Before long, the parade of stars got under way with the arrival of Jason Lee. Following behind: host Jennifer Tilly; John Waters and his Cecil B. Demented star Stephen Dorff; Eric Stoltz; Forest Whitaker; token American Beauty reps Mena Suvari, Wes Bentley, and Chris Cooper; Denise Richards; Patrick Muldoon; Diane Lane; Robert Forster; Lori Petty; Leonard Maltin; Roger Ebert; Clint Howard; Debi Mazar; Harvey Keitel; Elizabeth PeŮa; Lynn Redgrave; Bill Pullman; Jeff Bridges; Teri Garr; reunited Fargo stars Peter Stormare and Steve Buscemi; Tim Reid; Blair Underwood; Alfre Woodard; Three Kings director David O. Russell; Don Cheadle; Natasha Lyonne; Lesley Ann Warren; Gina Gershon; Ron Perlman; p director Darren Aronofsky; Julianne Moore; and Farrah Fawcett, who once again caused the biggest feeding frenzy with photogs. Then, of course, were those representing nominated films: Sugar Town co-stars Rosanna Arquette, Jade Gordon, and Michael Des Barres; The Limeyís Terence Stamp, Lesley Ann Warren, Luis Guzman, and Peter Fonda, as well as director Steven Soderbergh; Go director Doug Liman; Tumbleweedsí director/co-star Gavin OíConnor and stars Janet McTeer and Kimberly J.Brown; Three Seasons director Tony Bui; The Blair Witch Project directors Daniel Myrick and Eduardo Sanchez and star Joshua Leonard; Cookie's Fortune director Robert Altman and co-star Charles S. Dutton; Being John Malkovich director Spike Jonze (with wife Sofia Coppola), producer Michael Stipe, writer Charlie Kaufman, and stars John Cusack and Cameron Diaz (who was roundly booed by photographers for shunning the red carpet); My Son the Fanatic star Om Puri; Topsy-Turvy writer-director Mike Leigh; Xiu Xiu: The Sent-Down Girl director Joan Chen; Guinevere co-star Jean Smart; the Boys Don't Cry crew of director/co-writer Kimberly Peirce and stars Hilary Swank (with hubby Chad Lowe) and ChloŽ Sevigny (with boyfriend Harmony Korine, representing his own julien donkey-boy); The Straight Story director David Lynch and stars Richard Farnsworth and Harry Dean Stanton; Run Lola Run writer-director Tom Tykwer; All About My Mother helmer Pedro Almodůvar and co-star Penelope Cruz; and the Election team of stars Reese Witherspoon (sans spouse Ryan Phillippe--maybe he was at home watching the baby?) and Jessica Campbell, co-writer Jim Taylor, and director/co-writer Alexander Payne. It must be noted that Payneís arrival was marked with little enthusiasm outside of my own (and he generously and quite warmly reciprocated my regards); the photographers and other press didnít appear all too interested. Iím sure that all changed after the ceremony, where he and his film turned out to the big winners.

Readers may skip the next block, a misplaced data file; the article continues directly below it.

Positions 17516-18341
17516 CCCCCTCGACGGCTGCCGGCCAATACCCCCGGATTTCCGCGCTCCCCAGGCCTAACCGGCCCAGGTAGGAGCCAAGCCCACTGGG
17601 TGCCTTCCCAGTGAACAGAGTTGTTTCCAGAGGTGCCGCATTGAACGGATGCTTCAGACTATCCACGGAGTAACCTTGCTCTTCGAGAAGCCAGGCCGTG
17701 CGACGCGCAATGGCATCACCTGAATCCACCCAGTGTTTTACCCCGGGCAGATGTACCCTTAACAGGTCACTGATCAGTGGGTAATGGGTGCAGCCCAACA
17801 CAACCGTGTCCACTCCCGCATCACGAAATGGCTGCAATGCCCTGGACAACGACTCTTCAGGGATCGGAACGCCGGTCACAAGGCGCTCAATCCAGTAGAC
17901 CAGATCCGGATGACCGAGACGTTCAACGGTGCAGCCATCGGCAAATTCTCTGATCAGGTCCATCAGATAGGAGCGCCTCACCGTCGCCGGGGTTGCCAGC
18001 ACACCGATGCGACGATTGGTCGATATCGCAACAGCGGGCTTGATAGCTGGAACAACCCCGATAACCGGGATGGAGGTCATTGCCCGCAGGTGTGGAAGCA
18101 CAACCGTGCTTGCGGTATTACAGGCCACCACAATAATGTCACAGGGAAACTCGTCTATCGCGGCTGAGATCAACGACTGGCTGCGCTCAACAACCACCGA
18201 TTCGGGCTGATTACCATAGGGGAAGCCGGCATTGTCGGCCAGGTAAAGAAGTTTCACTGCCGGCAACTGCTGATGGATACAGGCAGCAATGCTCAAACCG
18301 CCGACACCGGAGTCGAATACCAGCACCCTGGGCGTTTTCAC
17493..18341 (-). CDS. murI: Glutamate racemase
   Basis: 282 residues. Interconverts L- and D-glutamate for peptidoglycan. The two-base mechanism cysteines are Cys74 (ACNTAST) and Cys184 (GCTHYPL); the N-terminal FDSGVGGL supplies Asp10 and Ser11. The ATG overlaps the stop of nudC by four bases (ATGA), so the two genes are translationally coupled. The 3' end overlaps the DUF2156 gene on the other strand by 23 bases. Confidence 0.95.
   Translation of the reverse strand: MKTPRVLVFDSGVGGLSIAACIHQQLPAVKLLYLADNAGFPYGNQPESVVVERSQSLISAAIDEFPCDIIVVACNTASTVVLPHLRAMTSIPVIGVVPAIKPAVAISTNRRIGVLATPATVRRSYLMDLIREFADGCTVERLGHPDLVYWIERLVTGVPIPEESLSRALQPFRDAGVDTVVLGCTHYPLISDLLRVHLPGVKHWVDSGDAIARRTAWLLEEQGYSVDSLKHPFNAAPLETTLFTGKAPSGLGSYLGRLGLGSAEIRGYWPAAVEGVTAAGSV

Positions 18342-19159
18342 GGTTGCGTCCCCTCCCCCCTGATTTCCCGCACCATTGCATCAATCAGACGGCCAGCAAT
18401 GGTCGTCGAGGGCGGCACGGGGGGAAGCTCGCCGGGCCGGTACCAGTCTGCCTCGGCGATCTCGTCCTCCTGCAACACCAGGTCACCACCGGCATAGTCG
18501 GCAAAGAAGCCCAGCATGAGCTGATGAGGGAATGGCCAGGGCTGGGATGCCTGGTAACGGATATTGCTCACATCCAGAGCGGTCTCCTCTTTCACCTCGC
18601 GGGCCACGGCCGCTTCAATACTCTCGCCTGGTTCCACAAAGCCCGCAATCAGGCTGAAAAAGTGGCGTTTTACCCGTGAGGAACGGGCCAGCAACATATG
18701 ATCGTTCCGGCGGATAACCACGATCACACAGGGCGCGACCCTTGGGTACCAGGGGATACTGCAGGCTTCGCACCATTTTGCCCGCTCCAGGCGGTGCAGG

Placing the first stop in the press tour so close to the main event tent made things remarkably more efficient; winners and presenters made their appearance within a minute of leaving the stage. As a result, while everyone in the press tent could see the entire show on the monitors, no one heard much of it since there was generally someone onstage fielding questions. Tillyís crashing bomb of an opening monologue--a chunk of which she skipped over, which led to a tedious holdup when she asked that the TelePrompTer be rewound--provided one of the only two moments of downtime in the interview tent. The other was James Schamusí dry keynote address, which sent many people (1) to the restroom, (2) to the cantina for a drink, or (3) to sleep.